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U.S. Sanctions Venezuelan Companies and Government Officials

Diosdado Cabello, a prominent politician close to the Venezuelan government, in the general attorney's office in Caracas, Venezuela, 16 August 2017. Cabello handed in documents providing grounds for the opening of an investigation of a number of judicial officers. Cabello also argued for an investigation of the parliamentarian Ferrer, the …
Rayner Pena/picture-alliance/dpa/AP Images

The U.S. Treasury Department on Tuesday announced sanctions against four current and former Venezuelan government officials, plus several other individuals and entities connected with Rafael Alfredo Sarria Diaz, a businessman accused of operating as the front man for Socialist Party official Diosdado Cabello.

Cabello, along with Venezuelan President Nicolás Maduro, has been accused of running one of the largest cocaine trafficking operations in the Western Hemisphere, the Cartel de los Soles. The U.S. Treasury Department sanctioned Cabello and his associates in May for exploiting his office to “engage in narcotics trafficking, money laundering, embezzlement of state funds, and other corrupt activities.”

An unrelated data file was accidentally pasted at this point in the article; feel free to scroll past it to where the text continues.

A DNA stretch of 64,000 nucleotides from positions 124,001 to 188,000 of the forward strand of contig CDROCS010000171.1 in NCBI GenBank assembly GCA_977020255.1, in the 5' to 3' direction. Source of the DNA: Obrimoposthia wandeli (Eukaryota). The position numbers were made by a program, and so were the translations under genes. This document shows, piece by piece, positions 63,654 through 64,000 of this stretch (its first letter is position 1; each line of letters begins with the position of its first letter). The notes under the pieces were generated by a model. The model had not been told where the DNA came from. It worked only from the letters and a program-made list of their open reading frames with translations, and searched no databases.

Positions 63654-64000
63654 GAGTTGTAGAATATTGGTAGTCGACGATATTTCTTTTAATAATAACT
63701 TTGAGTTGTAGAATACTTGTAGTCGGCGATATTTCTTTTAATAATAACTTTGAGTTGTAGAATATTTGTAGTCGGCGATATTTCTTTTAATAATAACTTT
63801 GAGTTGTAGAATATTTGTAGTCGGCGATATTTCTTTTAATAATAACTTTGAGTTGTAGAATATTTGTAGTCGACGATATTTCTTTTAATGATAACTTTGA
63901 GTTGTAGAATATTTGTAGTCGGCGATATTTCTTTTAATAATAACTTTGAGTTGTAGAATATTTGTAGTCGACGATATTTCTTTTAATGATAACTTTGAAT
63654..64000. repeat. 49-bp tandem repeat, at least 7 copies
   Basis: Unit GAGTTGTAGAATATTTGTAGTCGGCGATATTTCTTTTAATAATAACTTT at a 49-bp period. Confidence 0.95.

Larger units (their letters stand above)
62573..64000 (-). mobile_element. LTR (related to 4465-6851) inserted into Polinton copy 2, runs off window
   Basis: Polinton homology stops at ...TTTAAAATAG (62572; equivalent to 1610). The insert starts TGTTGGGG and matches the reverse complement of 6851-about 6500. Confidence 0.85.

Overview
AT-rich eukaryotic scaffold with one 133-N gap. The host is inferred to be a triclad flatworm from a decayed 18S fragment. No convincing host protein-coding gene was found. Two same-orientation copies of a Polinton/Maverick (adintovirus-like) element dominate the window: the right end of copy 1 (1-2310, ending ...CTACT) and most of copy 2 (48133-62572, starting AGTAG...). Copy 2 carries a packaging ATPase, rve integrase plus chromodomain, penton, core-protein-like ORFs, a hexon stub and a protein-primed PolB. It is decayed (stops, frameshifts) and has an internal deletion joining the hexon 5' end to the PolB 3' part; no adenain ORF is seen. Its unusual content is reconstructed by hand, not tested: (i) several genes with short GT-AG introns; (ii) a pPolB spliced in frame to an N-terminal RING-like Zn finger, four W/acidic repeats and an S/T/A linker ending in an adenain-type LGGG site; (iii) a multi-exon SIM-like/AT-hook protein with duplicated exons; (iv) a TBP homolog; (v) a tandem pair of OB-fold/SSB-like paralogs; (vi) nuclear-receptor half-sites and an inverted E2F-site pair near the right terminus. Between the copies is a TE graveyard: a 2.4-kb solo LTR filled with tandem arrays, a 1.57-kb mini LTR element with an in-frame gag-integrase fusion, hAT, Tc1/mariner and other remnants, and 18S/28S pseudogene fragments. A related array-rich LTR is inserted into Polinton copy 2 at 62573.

The sanctions announced on Tuesday target key individuals and business entities linked to Cabello through Diaz. The entities include Quiana Trading LImited, AVERUCA C.A., and Panazeate SL.

Treasury officials said they have identified properties in the United States owned by Diaz and his corporate network that will be locked down, including his Gulfstream 200 private jet.

The Treasury Department also sanctioned First Lady and Former Attorney General Cilia Adela Flores de Maduro, Executive Vice President Delcy Eloina Rodriguez Gomez, Minister of Communication and Information Jorge Jesus Rodriguez Gomez, and Minister of Defense Vladimir Padrino Lopez.

“Today’s action shows that the United States will continue to take concrete and forceful action against those who are involved in the destruction of democracy in Venezuela as well as those who are enriching themselves at the expense of the Venezuelan people,” the Treasury Department said on Tuesday.

“The United States will continue to use the full weight of American economic and diplomatic power to help create the conditions for the restoration of democracy for the Venezuelan people,” the Treasury statement added.

Treasury Secretary Steven Mnuchin anticipated the sanctions against Maduro’s wife would get the corrupt Venezuelan strongman’s attention. Maduro himself has been under sanctions since July 2017.

“President Maduro relies on his inner circle to maintain his grip on power, as his regime systematically plunders what remains of Venezuela’s wealth. We are continuing to designate loyalists who enable Maduro to solidify his hold on the military and the government while the Venezuelan people suffer,” Mnuchin said.

“Treasury will continue to impose a financial toll on those responsible for Venezuela’s tragic decline, and the networks and front-men they use to mask their illicit wealth,” he vowed.

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